Matt, I’m an operationalist with respect to science. If a human being can’t predict the outcome, then it’s unpredictable. Whether you call the possible outcomes random or not random, depends on what you mean by random. But they are unpredictable by us. God can always predict the outcome of anything by virtue of his Middle Knowledge.

30. JH says:

Predicting: saying what the chances are for new observations given we assume we have knowledge of the cause.

Assume we have knowledge of the cause!!! Ginormous assumption this is. Think about it. If we have knowledge of the cause, then ____ (fill in the blank).

I don’t know what it means to say “prove” cause, but statistics does not tell us how to come up with causes or factors that may cause a certain effect. We have to rely on our knowledge or informed guesses about likely causes of the effect of interest, and there is no guarantee that what we come up is indeed a cause. Isn’t this obvious?

What’s not obvious is whether statistical tools can prove causality. Some text books in social research discuss over this topic intensively. In short, science doesn’t prove anything, neither does Statistics. They are never set out to prove anything, though data and empirical evidence falsify ideas.

(To prove a statement is to provide deductive arguments (proof) for the statement. )

If the temperature at 8am and the price of a certain stock at noon are highly correlated based on the data from this past year, yes, I’d consider the temperature at 8am to decide whether to sell or buy this certain stock at noon. No, I don’t know why the stock price changes, and I am no Carl Icahn.

If I knew the cause why stock prices change, then _____ (fill in the blank… hmmm, predictions?).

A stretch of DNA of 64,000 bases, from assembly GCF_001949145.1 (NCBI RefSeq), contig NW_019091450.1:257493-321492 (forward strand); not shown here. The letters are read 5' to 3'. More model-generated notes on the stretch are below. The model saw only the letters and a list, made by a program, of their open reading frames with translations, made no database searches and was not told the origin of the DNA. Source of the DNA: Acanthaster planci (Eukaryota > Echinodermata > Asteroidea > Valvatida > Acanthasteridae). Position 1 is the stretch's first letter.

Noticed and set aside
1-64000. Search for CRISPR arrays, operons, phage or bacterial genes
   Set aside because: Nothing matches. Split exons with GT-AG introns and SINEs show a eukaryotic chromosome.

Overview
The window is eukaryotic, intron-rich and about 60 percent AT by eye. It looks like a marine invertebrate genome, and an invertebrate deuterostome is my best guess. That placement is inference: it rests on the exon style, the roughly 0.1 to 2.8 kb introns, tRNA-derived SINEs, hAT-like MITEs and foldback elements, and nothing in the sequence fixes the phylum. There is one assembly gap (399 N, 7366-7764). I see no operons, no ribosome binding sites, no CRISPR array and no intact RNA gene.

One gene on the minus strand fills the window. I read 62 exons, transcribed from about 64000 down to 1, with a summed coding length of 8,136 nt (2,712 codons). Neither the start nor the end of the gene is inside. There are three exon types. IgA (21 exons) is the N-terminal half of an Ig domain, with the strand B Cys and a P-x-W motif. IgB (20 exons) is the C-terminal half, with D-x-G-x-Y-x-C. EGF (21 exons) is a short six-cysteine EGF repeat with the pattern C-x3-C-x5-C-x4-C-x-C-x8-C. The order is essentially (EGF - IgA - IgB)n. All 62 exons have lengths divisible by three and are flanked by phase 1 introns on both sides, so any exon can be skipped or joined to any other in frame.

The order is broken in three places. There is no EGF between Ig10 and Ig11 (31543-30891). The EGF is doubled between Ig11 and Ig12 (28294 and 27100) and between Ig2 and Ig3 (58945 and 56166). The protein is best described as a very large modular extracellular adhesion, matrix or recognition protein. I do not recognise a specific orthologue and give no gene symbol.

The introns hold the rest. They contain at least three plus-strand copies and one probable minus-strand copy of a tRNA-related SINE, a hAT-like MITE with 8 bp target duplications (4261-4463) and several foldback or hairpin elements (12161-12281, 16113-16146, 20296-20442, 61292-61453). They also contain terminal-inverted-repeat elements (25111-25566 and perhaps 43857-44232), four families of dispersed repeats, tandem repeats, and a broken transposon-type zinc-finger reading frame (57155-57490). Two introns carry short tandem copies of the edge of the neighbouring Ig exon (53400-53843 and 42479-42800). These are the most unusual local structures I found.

31. Correct. No method, scientific or philosophical, can prove cause. Probability at best, can quantify confidence. At worst, it can completely fool you. If you’re an especially dim witted researcher (more the norm these days as science degrees are handed out in much the same way as taxi licences) you might end up confused on this point.

Geez Briggs:
they aren’t linked, except by some type of proximity…temporal, spatial, whatever.
in any case, all a correlation tells us is that two things occurred…the link to causality is ALWAYS dependent on the quality of insight and hypotheses that propose a mechanism that actually does link the two phenomena in question.
Gender and incarceration rates….
Skirt length and economic growth…
This who dont understand this, cannot honestly claim to be trained in statistical analysis.

33. Briggs says:

I gather, then, that you have not read the paper. Nor ever used a hypothesis test or Bayes factor. You are in the happy minority.

I’ll be reviewing the paper, “Is young fatherhood causally related to midlife mortality? A sibling fixed-effect study in Finland”. Wee p-values say yes.